Separating cataract fact from fiction - KPLC 7 News, Lake Charles, Louisiana

Separating cataract fact from fiction

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Joe Zartler is just two weeks out of the surgeries he had on each eye to treat his cataracts. "Things were fuzzy and some things I had a hard time seeing far away or sometimes even up close," he said.

Cataracts affect more than half of all aging adults, yet in spite of their prevalence, there are still many myths about what causes them and how they are treated. Ophthalmologist Brian Mikulla at Falgoust Eye, Medical and Surgical helped sort out cataract fact from fiction - starting with activities that could lead to the eye condition.

"There really is no activity that you could do that is going to make cataracts worse," said Dr. Mikulla. "People may notice more problems with their vision up close, but that's just an effect of the cataract, it's not a cause of the cataract."

Uncontrolled diabetes and sun exposure can worsen cataracts, but most are simply a part of the aging process.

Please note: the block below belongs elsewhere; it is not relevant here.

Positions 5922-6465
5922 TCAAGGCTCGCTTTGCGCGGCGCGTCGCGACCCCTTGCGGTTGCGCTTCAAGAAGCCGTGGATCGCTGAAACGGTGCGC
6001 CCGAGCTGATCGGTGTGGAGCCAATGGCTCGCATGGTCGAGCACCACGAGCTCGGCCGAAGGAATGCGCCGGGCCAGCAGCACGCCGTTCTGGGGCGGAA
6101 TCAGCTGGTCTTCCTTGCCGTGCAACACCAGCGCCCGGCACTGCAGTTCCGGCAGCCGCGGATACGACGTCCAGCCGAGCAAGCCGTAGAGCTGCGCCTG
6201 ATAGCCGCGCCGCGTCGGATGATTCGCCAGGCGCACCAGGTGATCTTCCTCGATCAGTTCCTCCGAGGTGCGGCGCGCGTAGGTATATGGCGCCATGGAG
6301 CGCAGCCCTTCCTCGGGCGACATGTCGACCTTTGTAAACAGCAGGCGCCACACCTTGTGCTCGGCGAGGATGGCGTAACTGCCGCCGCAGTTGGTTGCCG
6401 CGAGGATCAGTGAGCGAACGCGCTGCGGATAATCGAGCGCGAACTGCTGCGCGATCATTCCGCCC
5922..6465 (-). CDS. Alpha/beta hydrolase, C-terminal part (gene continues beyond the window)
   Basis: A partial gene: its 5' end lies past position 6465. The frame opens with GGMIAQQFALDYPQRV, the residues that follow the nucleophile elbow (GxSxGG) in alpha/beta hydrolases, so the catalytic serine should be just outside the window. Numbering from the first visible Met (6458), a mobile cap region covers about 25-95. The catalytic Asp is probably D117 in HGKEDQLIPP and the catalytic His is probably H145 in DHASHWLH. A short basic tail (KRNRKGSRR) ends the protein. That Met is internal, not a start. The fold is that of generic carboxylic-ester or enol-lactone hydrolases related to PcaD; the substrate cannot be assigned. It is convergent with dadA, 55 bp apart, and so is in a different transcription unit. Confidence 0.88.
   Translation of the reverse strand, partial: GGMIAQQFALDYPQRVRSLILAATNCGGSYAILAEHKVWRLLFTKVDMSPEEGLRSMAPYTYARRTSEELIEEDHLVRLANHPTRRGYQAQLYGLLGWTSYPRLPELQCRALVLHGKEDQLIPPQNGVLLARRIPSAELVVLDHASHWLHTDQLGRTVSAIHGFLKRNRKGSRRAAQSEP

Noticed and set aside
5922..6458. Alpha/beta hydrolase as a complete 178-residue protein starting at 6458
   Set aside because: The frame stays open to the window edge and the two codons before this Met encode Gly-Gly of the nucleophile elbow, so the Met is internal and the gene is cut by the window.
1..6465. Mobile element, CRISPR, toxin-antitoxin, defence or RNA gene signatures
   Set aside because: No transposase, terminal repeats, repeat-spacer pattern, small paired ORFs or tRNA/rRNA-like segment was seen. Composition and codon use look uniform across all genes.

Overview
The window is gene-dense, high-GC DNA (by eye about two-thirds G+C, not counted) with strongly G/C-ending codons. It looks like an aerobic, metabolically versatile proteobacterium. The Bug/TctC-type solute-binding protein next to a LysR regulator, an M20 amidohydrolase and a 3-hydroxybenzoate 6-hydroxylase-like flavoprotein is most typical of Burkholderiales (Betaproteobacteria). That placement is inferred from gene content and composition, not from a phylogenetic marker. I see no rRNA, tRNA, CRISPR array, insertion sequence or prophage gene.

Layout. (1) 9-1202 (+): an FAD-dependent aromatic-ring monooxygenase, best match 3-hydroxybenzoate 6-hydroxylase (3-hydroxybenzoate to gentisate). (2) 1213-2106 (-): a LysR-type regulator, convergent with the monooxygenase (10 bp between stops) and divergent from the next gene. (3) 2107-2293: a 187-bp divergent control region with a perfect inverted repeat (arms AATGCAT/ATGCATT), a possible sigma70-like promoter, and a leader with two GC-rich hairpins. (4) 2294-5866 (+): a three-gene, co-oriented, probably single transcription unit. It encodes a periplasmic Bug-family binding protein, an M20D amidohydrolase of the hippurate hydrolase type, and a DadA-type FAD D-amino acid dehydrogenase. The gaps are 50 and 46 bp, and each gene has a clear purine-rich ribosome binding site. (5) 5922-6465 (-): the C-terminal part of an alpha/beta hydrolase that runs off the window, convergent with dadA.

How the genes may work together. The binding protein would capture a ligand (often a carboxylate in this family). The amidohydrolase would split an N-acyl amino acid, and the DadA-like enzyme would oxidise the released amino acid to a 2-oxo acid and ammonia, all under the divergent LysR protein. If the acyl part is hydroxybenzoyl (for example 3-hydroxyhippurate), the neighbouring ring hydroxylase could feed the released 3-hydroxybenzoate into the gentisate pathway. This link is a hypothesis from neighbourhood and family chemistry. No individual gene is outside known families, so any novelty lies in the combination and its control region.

Next: eye drops can prevent or dissolve cataracts. "That is a myth," said Dr. Mikulla, "there actually is no eye drop that can dissolve or reverse cataracts."

Dr. Mikulla says it takes cataract surgery with a lens implant to get vision cleared up again and it is a myth that the surgery is a dangerous, long procedure. "All surgeries have risks, but cataract surgeries are actually one of the most successful surgeries that we have today," he said. "For many people, they notice significant improvement in their vision just within a day or a few weeks after surgery."

For Zartler, it took his eye doctor telling him glasses would not cut it for him anymore to recognize just how much his cataracts had progressed.     

When should you see a doctor about cataracts? Dr. Mikulla says there are some common red flags. "If it gets to the point where they're having a lot of trouble driving at night or they feel like they're not able to do the things they want to do, well that's the point that we consider doing some surgery."

Zartler says he is glad he got the facts on his cataracts and he is already enjoying his new-found sight. "I was at the football game Saturday night and I could see everything clear as a bell," he said.

Another myth is that cataracts "grow back" after surgery. Occasionally, the membrane holding the new lens implant can become cloudy, but a 15-minute laser procedure can correct that.

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